EQ had 20+ expansions with a fraction of the playerbase, so I have little doubt we’ll see more WoW far into the future. The only thing that could stop it would be the investors, perhaps. There also might be some minimum number of dollars necessary to pump out multi-raid expansions, so perhaps we’ll see smaller, more frequent expansions as the population continues winding down.
EQ expansions aren’t all that similar to what WoW does. Not at all, really. Aside from that, I was being a bit sarcastic, though I think expansions in WoW will probably be less and less luxurious/feature rich in the future. I have not been a subscriber to Mists, but I’ve kept up with updates. It’s a pretty different content delivery philosophy for this expansion (it’s changed the way the game is played almost totally). I suspect future ones will continue that trend, until expansions are less and less content.
A good question is – if WoW is in it’s grandfather years, what impact will this have on mini businesses that have sprung up on the back of WoW? Think – MMO Champion, Elitist Jerks, guilds like Method, etc. I know that it can’t be tons of money that any of these ventures brings in, but is there a strong enough MMO out there anywhere that would allow these ventures to succeed like they have with WoW?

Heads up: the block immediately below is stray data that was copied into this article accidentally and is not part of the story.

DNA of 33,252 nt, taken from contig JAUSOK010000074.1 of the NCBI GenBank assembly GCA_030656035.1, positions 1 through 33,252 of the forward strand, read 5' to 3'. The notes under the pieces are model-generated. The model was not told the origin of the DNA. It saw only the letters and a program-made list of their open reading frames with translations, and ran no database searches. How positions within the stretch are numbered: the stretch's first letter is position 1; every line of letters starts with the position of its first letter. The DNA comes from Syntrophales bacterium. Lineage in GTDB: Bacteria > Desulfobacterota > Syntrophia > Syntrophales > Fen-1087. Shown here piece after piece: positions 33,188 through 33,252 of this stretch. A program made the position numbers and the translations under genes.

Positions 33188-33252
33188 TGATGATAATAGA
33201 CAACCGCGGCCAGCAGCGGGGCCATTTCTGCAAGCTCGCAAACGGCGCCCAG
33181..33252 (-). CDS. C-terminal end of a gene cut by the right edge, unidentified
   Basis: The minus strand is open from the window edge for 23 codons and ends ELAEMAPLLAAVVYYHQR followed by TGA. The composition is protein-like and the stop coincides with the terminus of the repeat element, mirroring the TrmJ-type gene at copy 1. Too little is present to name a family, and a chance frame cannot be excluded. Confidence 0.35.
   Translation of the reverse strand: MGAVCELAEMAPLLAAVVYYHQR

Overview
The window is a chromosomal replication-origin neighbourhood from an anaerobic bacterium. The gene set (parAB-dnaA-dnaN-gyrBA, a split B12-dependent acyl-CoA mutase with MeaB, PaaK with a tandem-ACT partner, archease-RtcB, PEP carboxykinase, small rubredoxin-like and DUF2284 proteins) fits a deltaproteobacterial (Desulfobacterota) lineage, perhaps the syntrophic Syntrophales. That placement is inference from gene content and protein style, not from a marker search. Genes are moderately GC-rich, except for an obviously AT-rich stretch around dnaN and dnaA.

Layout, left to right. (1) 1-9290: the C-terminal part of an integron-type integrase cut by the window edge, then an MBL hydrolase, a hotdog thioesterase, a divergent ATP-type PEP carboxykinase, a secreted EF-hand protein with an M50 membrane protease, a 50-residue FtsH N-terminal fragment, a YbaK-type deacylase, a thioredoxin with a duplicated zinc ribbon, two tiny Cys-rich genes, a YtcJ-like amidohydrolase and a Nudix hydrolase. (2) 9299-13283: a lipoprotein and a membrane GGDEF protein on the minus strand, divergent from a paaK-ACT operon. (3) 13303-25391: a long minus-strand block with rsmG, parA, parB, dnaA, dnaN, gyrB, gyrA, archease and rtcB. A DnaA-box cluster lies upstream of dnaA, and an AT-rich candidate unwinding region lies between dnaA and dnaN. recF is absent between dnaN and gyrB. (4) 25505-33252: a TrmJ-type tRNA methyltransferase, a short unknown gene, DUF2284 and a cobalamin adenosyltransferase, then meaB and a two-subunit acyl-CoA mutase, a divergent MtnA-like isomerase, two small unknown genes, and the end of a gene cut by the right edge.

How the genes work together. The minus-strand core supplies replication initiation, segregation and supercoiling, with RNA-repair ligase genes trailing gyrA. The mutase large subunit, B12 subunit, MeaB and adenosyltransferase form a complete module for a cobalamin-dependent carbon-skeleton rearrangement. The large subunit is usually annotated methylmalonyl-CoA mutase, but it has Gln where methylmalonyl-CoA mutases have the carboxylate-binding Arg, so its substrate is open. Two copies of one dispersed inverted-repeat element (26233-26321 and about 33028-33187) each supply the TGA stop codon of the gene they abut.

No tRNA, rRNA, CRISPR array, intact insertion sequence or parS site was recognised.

Indeed. The gold-guide “industry,” such as it is, has certainly taken a hit since Wrath days. I think MMO-Champ is well-positioned with Curse to simply transition to the next biggest thing, whatever that ends up being. Some of the smaller shops… maybe not so much. Lore from Tankspot got hired as a Blizzard CM just recently, and I’m not sure how that site will survive.
I can’t figure their issue with dead servers. Their excuses for not doing the obvious like merging are that people like their names, which while not exactly a non-issue doesn’t seem like it should really pose this insurmountable challenge. I always figured the real reason is that merging servers stands as an admission of expectations that they don’t expect WoW to grow in the future.
The name issue being even a consideration in terms of server mergers simply drives me up a wall. What’s stopping them from, I dunno, using whatever system is in place for BGs, Arenas, Cross Realm Zones, and the goddamn forums? I don’t remember if Battletags were required, but there you go: I’m Azuriel.1243 and you can be Azuriel.3765. If they are worried about people being confused, why did they ever allow special character nonsense? You can make Azuriêl, Azuriël, Azurièl Azurïel, etc etc etc, right now. Ugh!
It has to be about concern over “server merges” press releases. Nothing else makes any sense.
Az, I would be interested in a follow up to your “Lost Bodies” post. To my mind, the fall of WoW coincides quite nicely with the rise in MOBOs and F2P.
Alas, without MMOData’s graphs, it would be difficult to get a handle on just how far this particular market has shrunk. I suspect you are correct though. Honestly, it’s probably a mirror of the decline in PC sales, insofar as those looking for a casual social experience are now better served than they have ever been in the past. Not everyone needs a PC when a tablet will do; similarly, not everyone needs a subscription MMO when a browser-based or F2P one will do.
There is some population data here if you like. No graphs though